While legislation recently signed into law by California Gov. Gavin Newsom does not change the view of S&P Global Ratings that the state’s public power utilities are exposed to wildfire liability claims, the rating agency nevertheless believes that public power utilities in California are generally less exposed to wildfire-related claims than their investor-owned utility counterparts.
Newsom on July 12 signed into law legislation that aims to reduce wildfire risks while establishing a system to lower the exposure investor-owned utilities have for liabilities from wildfires.
In its July 16 report, “California Wildfire Legislation Excludes, And Is Credit Neutral For, Public Power Utilities,” S&P noted the law directs the state's IOUs to jointly select one of two forms of state managed funds for recovering some or all of wildfire liability attributable to utility assets.
“Of importance, the legislation's financial protections will apply exclusively to IOUs,” the report notes. In addition, recovery hinges on an affected IOU's demonstration that it operated and maintained assets cited as triggering a fire in a manner consistent with those of a reasonable utility under similar circumstances.
S&P said that while the credit protections under the legislation are not available to the state's public power utilities, the legislation “adds another layer to those utilities' earlier legislative requirements for preparing fire mitigation plans.”
The legislation adds a requirement that public power utilities file their plans with the state's California Wildfire Safety Advisory Board for review and comment. It also requires public power utilities to prepare comprehensive plan updates every three years. S&P “views this new requirement positively, because it further codifies fire hardening and mitigation in the state.”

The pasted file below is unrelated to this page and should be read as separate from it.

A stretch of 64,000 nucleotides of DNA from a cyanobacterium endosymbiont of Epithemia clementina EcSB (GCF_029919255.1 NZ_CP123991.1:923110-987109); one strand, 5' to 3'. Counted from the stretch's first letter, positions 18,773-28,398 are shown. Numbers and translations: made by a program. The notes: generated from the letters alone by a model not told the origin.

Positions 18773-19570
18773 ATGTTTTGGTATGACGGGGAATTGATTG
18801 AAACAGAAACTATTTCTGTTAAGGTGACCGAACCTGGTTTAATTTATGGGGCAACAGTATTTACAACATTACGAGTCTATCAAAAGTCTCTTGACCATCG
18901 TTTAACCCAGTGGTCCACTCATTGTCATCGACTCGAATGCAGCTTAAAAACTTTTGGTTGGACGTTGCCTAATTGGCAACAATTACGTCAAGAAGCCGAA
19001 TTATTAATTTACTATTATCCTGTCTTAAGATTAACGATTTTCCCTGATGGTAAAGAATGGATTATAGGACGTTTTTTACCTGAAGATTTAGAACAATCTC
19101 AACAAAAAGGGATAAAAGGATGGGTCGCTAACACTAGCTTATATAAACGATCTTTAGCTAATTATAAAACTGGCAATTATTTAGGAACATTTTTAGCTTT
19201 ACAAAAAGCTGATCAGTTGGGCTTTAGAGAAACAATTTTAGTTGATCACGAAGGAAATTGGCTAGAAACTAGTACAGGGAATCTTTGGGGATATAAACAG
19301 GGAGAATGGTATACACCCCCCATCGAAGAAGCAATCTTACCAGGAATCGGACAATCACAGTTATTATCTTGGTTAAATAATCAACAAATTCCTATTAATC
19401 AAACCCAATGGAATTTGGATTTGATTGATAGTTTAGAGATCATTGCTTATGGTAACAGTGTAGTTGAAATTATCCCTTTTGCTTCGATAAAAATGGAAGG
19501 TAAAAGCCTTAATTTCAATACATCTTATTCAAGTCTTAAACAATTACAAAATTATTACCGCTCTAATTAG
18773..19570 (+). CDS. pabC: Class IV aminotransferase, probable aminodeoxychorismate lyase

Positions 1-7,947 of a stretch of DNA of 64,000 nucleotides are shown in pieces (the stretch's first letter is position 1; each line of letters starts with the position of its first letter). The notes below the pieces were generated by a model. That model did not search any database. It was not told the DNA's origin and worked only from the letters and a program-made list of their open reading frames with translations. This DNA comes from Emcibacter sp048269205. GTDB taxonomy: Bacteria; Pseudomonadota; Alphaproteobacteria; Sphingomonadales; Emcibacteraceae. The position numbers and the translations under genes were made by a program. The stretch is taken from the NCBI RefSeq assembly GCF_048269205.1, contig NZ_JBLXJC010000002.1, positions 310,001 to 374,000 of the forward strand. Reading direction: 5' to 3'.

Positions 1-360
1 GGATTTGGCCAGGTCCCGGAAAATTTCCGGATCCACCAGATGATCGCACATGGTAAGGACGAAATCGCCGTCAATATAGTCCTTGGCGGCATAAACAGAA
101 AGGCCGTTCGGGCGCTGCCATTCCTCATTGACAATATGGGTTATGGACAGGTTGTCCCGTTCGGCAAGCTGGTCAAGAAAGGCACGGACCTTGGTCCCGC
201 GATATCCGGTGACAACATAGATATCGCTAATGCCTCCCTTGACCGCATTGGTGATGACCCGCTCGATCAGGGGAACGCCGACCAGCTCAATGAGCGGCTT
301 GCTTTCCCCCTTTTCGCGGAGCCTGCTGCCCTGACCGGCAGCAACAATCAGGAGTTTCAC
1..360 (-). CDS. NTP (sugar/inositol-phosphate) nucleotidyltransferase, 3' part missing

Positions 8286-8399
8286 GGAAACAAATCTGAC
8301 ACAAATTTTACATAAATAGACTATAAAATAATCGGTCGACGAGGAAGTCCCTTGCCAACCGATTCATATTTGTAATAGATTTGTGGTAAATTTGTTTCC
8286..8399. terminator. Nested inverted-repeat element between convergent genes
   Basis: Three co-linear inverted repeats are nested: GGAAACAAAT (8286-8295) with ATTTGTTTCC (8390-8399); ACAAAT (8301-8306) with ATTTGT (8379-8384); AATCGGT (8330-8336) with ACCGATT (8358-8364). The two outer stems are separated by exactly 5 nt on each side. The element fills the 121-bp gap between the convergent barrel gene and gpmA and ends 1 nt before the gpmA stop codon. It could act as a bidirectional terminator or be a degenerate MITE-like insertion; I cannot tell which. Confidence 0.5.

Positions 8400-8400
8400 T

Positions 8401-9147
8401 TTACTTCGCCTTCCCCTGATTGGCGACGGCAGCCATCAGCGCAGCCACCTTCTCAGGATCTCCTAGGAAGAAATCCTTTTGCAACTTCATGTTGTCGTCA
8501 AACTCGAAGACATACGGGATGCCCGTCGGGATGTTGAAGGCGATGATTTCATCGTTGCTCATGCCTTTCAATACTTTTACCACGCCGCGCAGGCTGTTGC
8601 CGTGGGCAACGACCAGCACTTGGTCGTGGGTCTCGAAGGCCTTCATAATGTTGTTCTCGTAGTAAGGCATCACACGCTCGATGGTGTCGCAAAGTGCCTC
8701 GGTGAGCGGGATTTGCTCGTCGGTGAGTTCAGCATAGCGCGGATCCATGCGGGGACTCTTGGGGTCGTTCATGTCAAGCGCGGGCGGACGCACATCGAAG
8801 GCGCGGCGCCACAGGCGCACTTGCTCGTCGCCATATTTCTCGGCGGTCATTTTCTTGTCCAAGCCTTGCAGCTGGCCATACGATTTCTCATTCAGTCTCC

The rating agency went on to say that as recent fires show, preventative fire hardening and containment are critical to lessening the potential devastation of wildfires. “We continue to observe and assess the success of fire mitigation in changing climate environments. Good asset stewardship cannot eliminate wildfire-or climate-related risks, but we believe this planning materially lessens the risk, which the ratings reflect.”
S&P observed that many of the state's public power utilities are strong stewards of their assets, have robust fire mitigation plans and, as city departments, collaborate with local fire departments to reduce fire risk.”
The legislation does not change S&P’s opinion that California's public power utilities are exposed to wildfire liability claims.
“For all utilities in the state, whether publicly or privately owned, the California courts' application of a strict liability standard in conjunction with the inverse condemnation doctrine exacerbate their exposure to fire claims,” the rating agency said.
“Nevertheless, in our view, the public power utilities are generally less exposed to wildfire-related claims than their IOU counterparts,” S&P said.